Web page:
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Safety heroes – making the difference between health and harm

Heidi McCaffray joined Serco as an Antarctic Air Traffic Controller in 1999, after ten years in the US Navy. Since then, Heidi has built a career as a Health, Safety and Environment (HSE) specialist – travelling the globe, gaining experience and growing an international network of Serco colleagues that includes friends and family. 

Today, Heidi leads on HSE for our Systems Integration & Installation (SI2) business in North America, where we support the US Navy in modernising their vessels and facilities around the world – helping them stay fully effective against twenty-first century threats. 

Heidi and her team ensure our frontline colleagues have the right knowledge, equipment and mindset to keep themselves and others safe in some very dynamic environments. At the same time, she focuses on enabling them to speak up with any concerns or ideas. 

“Our ultimate goal,” she explains, “is to make sure everyone has a voice, and that everyone goes home safe.” 

No small feat, given that our SI2 colleagues do some of the most physically demanding, complex work in some of the most unforgiving conditions: 

“They could be in Djibouti one week and Alaska the next – extremes of hot and cold that push people to their limits. They might be squeezed inside an impossible space or suspended hundreds of feet in the air, lifting heavy loads, working with hazardous chemicals, operating complicated machinery – so much of what they do is extremely dangerous.”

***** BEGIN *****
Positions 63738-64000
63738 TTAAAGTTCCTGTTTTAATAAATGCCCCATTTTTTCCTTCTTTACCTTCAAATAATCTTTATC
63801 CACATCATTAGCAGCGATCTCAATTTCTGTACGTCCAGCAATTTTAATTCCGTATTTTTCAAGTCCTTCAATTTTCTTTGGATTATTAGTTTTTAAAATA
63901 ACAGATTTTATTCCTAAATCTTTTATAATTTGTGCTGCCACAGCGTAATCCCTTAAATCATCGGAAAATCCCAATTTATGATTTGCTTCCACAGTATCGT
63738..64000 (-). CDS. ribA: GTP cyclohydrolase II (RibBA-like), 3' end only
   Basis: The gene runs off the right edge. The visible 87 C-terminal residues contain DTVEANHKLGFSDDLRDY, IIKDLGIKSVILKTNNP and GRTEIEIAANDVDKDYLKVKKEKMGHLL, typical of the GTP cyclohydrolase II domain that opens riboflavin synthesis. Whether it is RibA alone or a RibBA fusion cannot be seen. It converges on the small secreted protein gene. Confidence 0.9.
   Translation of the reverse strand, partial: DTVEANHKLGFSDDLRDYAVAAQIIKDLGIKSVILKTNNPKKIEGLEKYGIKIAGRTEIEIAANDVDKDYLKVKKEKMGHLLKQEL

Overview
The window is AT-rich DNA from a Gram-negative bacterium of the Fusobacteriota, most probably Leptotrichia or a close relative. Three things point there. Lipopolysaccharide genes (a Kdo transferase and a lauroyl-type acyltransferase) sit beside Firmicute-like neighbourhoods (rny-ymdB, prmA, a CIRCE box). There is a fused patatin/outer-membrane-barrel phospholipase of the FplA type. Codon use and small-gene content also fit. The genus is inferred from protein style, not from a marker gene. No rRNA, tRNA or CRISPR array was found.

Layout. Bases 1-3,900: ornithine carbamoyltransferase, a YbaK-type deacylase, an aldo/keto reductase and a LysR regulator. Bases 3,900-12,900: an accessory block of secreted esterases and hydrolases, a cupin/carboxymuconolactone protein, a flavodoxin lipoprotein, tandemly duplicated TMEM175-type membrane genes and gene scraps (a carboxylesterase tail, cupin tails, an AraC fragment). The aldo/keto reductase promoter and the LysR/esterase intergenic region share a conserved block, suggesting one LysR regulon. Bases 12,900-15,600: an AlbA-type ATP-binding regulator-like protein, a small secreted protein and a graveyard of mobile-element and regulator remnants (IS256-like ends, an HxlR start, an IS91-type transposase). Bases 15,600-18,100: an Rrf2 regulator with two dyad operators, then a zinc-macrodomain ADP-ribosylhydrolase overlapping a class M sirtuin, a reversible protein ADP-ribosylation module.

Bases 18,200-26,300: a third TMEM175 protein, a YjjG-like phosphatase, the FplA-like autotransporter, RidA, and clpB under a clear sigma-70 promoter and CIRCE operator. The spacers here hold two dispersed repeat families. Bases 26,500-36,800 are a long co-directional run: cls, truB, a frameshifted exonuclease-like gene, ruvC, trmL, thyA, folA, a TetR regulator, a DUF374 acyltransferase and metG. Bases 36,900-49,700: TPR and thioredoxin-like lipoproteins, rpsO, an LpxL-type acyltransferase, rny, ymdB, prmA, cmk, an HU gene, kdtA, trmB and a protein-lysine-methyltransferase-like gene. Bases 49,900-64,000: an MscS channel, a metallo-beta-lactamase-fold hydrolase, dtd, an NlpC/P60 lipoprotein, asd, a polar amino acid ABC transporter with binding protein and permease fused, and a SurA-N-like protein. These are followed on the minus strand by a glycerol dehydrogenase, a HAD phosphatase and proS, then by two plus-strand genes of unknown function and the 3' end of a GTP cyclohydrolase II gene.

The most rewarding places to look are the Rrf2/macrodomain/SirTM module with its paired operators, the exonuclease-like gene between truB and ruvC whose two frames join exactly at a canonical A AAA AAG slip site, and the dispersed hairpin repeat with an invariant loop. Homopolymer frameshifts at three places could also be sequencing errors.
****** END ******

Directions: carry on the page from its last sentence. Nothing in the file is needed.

Staying safe is just as demanding as the work itself: 

“You’re operating a press brake as big as a cab, then a drill no bigger than your finger, and they have totally different safety regs. For example: eye protection changes from one job to the next – it’s not the same goggles for everything. Our people need to be able to shift seamlessly from one set of requirements to another and back again.” 

Heidi has plenty of first-hand experience, even in her current role: 

“I’m a tower instructor, so you’ll find me with our teams – maybe in Bahrain, maybe Japan – high up in the air, running a rescue simulation. It’s my favourite part of the job.” 

But knowing what to do and how to do it isn’t enough. State of mind is critical: 

“Every day, our teams assemble to review the work ahead and talk safety. You’ve got to be 100% present, put everything else aside, make eye contact, pay attention – and if your gut says ‘something ain’t right’, go with it. In that moment, I once recognised a teammate exhibiting stroke symptoms. We stopped work, got him to hospital and saved his life.” 

Serco’s commitment to Zero Harm resonates strongly, and Heidi, proud of the progress already made, considers communication and engagement among her most important tools: 

“We’re always introducing new ways to keep safety fresh and alive and always on the radar. And not from a distance – we’re out in the field, interacting with our teams, listening and letting them know we support them. They’re very responsive.” 

One of the biggest challenges is effecting a cultural change: 

“Everyone wants to ‘get it done’ and outperform. Nobody wants to be the one who caused a delay. Driving hard for productivity is perfectly natural, but it can blind us to risk and open doors to error. For us, taking safety seriously is a sign of strength, not weakness. We value the courage to put safety first, and we celebrate it. In our ‘Safety Star’ program, managers can reward any positive safety behaviour there and then. Accidents can happen in an instant, but so can safety and so too should recognition of doing the right thing. These are tough decisions, but they’re the right decisions and we will do what it takes – from calling a ‘time out’ to temporarily shutting down a facility – to make the difference between health and harm.”